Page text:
Newspaper article The Florida Times Union

Don't Spend Surplus, Barnes Says GOP Says Leftover Funds Should Go Back to Taxpayers

Newspaper article The Florida Times Union

Don't Spend Surplus, Barnes Says GOP Says Leftover Funds Should Go Back to Taxpayers

Article excerpt

ATLANTA -- The money that Gov. Roy Barnes wants to keep "in the bank," in case the economy turns sour, should go to Georgia taxpayers instead, Republican legislators said yesterday.

Barnes' $14.4 billion budget request for the fiscal year that begins July 1 is up from the $13.9 billion the state would spend this year if lawmakers approve the governor's midyear budget plan.

In his annual budget address to the General Assembly yesterday, Barnes said Georgia already is a "national pacesetter" when it comes to cutting taxes.

He cited legislation enacted in recent years that exempted groceries from sales taxes, raised the standard deduction for taxpayers over 65 and cut $1 billion from the unemployment tax.

But he warned lawmakers that dipping into the state surplus beyond the $166 million property tax cut he's recommending, the second installment in an eight-year plan to raise Georgia's homestead exemption to $50,000, could threaten the future.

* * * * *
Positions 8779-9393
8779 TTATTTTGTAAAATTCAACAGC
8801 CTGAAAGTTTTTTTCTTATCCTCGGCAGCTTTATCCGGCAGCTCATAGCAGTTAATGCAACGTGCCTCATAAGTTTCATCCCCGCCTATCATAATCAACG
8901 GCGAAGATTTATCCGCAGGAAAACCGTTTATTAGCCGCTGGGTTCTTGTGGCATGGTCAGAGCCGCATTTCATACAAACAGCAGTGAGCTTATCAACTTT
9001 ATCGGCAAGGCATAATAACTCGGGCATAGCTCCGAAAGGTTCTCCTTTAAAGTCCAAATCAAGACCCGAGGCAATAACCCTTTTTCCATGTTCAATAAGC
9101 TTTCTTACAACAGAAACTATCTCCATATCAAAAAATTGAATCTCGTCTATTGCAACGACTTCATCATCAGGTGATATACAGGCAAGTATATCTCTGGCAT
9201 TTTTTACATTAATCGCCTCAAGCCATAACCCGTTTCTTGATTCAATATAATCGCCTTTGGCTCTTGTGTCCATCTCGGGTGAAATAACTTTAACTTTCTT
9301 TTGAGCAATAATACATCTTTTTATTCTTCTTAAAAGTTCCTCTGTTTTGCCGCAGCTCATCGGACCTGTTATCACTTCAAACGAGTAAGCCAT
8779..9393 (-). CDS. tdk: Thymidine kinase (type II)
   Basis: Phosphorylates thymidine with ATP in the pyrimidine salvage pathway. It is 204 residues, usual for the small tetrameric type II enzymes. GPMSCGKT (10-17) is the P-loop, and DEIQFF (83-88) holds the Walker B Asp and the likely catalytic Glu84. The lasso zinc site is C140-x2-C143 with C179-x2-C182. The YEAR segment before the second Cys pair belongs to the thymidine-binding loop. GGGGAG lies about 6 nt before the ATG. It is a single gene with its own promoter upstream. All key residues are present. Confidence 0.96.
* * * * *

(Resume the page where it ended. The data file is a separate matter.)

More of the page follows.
"If we spend everything that we have now, when times are good, we'll be back here in a special session cutting the budget when a recession hits," Barnes told a joint session of the House and Senate during a 50-minute speech. "That's what happened in 1991. I don't want that to happen again on my watch."

Although the governor will present his education reform plan to lawmakers in a separate address tomorrow, six pages of yesterday's 15-page budget message were taken up with various education initiatives. The 2001 budget would include a net increase of $133 million for education, not including funds to accommodate growth in student enrollment or pay raises.

But the sharpest criticism from Republican leaders came over taxes.

"What stands out the most in the budget is how little of it is going back to the taxpayers," said Senate Minority Leader Eric Johnson, R-Savannah. "This is taxpayer money. If they want to spend it on health care and education, they can. But the government can't spend money better than families."

Johnson cited a $300,000 initiative to create an Office of Children's Advocate as an example of unnecessary spending. The office would investigate and intervene in child abuse and fatality cases.

"Why not just fix the [Department of Human Resources]?" Johnson asked. "They've been running this program. . . . Why create a watchdog to watch the watchdog? That's why this growth [in spending] seems to be uncontrolled."

House Speaker Thomas Murphy, D-Bremen, said he supports Barnes' goal of building up the surplus rather than using the vast majority of it for tax cuts, as Republicans are urging.

"We need to increase our surplus to where we can be sure that we don't have any more '74s and '91s [years when recessions caused the state to run deficits]," he said. "I've been through them. …

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